Well, we can start off by remembering that π₯ plus π all squared means π₯ plus π times π₯ plus π. And if we multiply each term in the first set of parentheses by each term in the second set of parentheses. And we can see that positive π₯ times positive π₯ gives us positive π₯ squared. Positive π₯ times positive π gives us positive π₯π. Or we can write that as positive ππ₯. Positive π times positive π₯ gives us positive ππ₯. And positive π times positive π is positive π squared. And weβve still got our negative π times all of that. And weβve got plus π on the end. We can add together the like terms, positive ππ₯ and positive ππ₯ to give us positive two ππ₯. Then, we can distribute negative π through the parentheses. Negative π times positive π₯ squared is negative ππ₯ squared. Negative π times positive two ππ₯ is negative two πππ₯. And negative π times positive π squared is negative ππ squared. And donβt forget weβve got positive π on the end. So π¦ is equal to negative π₯ squared minus two πππ₯ minus ππ squared plus π.

Now, this starts to look a bit confusing because weβve used π, π, and π for different things. Weβve got π, π, and π in our general form of the quadratic equation. And then, weβve got the π, π, and π that weβre using for specific values in this question. So Iβm just gonna change the π, π, and π in our general form of the quadratic equation to π, π, and π. And that makes the π₯-coordinate of the vertex negative π, thatβs the coefficient of π₯, over two times π. Thatβs the coefficient of π₯ squared. So in a rearranged equation, the coefficient of π₯ squared, our equivalent of π in the general formula, is negative π. The coefficient of π₯, our equivalent of π in the general formula, is negative two ππ. And our constant term, the equivalent of π in the general formula, is negative ππ squared plus π.

Now we know that the value of π is less than zero. So if π is negative, then negative of π must be positive. Negative π must be greater than zero. And we said that when our coefficient of π₯ squared is greater than zero, itβs positive. If itβs positive, itβs happy. If itβs happy, itβs smiling. And a smiling parabola is also known as an open upward curve. Now, we need to use this formula to work out the π₯-coordinate of our vertex. So thatβll be the negative of the π₯-coefficient divided by two times the π₯ squared coefficient. And in our case, we said that the π₯-coefficient was negative two ππ. And the π₯ squared coefficient was negative π.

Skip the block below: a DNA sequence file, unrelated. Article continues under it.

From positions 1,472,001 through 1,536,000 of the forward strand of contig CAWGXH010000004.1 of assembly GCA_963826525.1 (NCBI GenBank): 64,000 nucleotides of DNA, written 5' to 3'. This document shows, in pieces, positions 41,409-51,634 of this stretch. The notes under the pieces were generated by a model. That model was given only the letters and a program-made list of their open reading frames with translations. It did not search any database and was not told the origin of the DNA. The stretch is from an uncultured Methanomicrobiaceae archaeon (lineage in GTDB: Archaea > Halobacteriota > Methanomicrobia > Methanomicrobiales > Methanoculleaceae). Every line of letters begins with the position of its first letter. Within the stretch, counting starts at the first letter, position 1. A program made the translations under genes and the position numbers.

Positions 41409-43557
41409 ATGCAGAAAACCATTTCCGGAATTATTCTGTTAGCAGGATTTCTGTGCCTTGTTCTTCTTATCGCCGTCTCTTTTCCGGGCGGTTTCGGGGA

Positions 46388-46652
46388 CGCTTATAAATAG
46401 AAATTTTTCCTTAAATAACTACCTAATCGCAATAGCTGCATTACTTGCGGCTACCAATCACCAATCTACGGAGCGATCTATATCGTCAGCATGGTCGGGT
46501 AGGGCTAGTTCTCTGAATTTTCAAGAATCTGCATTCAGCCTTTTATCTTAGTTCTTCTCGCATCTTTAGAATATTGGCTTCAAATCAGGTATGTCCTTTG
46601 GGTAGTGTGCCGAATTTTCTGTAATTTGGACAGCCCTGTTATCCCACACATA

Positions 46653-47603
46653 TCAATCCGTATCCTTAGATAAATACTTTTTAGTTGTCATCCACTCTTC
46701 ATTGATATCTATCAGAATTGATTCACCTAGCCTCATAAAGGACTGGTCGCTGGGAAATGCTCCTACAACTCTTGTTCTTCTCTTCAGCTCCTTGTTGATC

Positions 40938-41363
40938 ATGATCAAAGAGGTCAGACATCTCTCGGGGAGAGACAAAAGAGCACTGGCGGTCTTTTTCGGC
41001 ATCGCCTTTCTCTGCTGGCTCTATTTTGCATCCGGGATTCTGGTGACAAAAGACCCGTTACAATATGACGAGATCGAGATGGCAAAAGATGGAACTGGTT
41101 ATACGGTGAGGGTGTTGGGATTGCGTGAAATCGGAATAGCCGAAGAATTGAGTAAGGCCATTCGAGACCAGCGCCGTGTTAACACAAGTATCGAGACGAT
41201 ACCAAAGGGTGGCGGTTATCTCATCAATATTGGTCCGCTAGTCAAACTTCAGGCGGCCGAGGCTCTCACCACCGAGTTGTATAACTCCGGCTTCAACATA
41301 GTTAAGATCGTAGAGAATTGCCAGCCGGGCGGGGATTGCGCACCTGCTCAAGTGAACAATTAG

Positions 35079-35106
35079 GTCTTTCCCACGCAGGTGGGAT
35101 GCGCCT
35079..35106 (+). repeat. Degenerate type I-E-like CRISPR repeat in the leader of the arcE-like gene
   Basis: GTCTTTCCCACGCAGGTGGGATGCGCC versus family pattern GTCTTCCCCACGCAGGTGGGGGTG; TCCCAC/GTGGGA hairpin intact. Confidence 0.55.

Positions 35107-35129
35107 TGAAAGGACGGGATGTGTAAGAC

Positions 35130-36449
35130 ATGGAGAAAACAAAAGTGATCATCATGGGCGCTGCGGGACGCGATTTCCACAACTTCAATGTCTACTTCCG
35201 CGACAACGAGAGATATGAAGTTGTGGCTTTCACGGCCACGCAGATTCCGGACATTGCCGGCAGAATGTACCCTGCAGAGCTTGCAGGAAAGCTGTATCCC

Now, we can divide top and bottom by two to give us the negative of negative one ππ over one times negative π. So that simplifies to the negative of negative ππ over negative π. Well, we donβt need the parentheses on the bottom anymore. So I can divide top and bottom by negative π. And of course, negative π divided by negative π is one in each case. So this all simplifies to negative π. The π₯-coordinate of our vertex is negative π.

Now, letβs just make a little space to calculate the π¦-coordinate of the vertex. And to find out the π¦-coordinate of the vertex, we simply need to substitute in that value that we found for π₯, negative π, into our original equation. π¦ equals negative π times π₯ plus π all squared plus π. So that π¦-value is negative π times negative π plus π all squared plus π. But of course, negative π plus π is just equal to zero. So weβve got negative π times zero squared plus π. Well, zero squared is zero. And zero times negative π is just zero. So the π¦-coordinate at the vertex is just π. So we found that the parabola with the equation π¦ equals negative π times π₯ plus π all squared plus π is open upwards. And it has a vertex at negative π, π.

Option A had the correct vertex. But it said the graph was open downwards. Option B had the wrong vertex and said the graph was open downward. Option D said the graph was open upward, which was good. But it did have the wrong vertex. This leaves us with option C. In our case, the vertex is negative π, π. And the graph opens upward.